The mansion, as seen from the adjacent Capitol lawn
It was built in 1912-14 to be the governor's mansion, to designs submitted by Weber, Werner & Adkins of Cincinnati, Ohio; besides the Kentuckian architects normally credited with the design, the brothers Chris C. and Edward A. Weber (1875–1929) of Fort Thomas, partners in the firm included G.S. Werner, and J.S. Adkins. The brothers Weber were selected from among four firms invited to submit plans. The new mansion replaced the Old Governor's Mansion, built in 1798, which still stands, at 420 High Street, Frankfort. The Act specified that the new mansion should be "constructed, trimmed and finished with native stone produced from quarries in Kentucky." The Beaux-Arts design owed a great deal to the Petit Trianon at Versailles' interiors were in neoclassical French taste. The landscaping design for the mansion was developed and implemented by William Speed of Louisville.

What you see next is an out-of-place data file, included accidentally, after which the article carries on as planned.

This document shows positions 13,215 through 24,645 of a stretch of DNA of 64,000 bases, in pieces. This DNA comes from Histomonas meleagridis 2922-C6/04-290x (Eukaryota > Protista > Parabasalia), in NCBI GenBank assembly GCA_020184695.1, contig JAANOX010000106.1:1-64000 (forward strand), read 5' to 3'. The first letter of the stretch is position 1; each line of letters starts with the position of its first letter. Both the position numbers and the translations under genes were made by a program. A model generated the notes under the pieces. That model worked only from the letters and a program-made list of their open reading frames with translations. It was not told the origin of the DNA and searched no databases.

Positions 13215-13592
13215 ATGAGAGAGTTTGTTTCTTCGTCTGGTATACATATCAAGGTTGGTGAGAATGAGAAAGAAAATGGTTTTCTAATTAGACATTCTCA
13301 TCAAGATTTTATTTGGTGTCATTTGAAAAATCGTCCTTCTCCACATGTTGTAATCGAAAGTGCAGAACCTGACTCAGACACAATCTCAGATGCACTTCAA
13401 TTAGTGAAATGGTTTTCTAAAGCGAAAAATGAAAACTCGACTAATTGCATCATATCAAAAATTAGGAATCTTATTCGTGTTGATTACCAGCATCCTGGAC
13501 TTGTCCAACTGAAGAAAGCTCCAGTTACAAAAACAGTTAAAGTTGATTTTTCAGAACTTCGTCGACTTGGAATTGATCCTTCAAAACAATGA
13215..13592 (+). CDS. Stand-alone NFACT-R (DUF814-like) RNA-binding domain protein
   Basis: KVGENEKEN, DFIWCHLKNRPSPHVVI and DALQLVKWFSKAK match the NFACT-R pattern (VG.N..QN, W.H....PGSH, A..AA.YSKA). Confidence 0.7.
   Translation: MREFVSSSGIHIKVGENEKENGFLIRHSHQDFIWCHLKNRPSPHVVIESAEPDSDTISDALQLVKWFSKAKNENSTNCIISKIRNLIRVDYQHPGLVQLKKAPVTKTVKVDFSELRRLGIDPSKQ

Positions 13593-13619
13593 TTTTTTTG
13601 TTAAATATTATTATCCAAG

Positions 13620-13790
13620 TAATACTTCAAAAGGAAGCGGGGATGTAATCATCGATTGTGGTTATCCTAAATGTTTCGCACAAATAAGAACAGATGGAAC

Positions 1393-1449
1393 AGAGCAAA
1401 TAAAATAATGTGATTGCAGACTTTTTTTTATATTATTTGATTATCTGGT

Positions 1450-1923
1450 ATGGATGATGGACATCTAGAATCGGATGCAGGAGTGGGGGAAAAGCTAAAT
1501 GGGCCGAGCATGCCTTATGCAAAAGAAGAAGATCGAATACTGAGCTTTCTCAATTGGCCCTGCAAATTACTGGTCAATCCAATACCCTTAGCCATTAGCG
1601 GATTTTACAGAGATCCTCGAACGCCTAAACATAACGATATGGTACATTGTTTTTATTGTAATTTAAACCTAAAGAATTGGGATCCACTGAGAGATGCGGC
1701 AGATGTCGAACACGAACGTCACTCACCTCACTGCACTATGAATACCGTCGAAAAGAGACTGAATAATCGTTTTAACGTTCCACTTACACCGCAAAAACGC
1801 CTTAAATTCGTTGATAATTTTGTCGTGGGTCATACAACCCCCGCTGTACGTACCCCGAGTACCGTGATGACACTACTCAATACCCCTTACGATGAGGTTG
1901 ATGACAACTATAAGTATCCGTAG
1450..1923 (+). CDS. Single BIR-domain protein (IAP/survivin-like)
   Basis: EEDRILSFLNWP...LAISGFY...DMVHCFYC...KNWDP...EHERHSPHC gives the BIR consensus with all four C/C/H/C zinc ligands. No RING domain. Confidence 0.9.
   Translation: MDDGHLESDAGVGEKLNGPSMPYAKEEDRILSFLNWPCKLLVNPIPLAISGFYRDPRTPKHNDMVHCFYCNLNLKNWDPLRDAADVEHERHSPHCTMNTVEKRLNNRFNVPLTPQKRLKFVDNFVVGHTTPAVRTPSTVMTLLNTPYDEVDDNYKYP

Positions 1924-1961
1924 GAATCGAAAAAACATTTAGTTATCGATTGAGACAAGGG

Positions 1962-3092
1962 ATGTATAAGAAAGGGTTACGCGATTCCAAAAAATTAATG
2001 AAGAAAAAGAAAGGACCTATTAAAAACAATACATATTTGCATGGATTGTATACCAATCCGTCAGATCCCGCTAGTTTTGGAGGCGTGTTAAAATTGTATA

The Governor's Mansion Preservation Foundation is a charitable trust that is charged with conservation of the historic structure. The Governor's Mansion is regularly open for tours.
^The partners were also responsible for the Stephen A. Gerrard Mansion in Cincinnati and the twelve-storey Lafayette Hotel, Franklin, built in 1920-21 (John D. Wright, Lexington Heart of the Bluegrass: An Illustrated History [University Press of Kentucky] 1997:147), now the LFUCG Government Center, and on the National Register of Historic Places since 1983.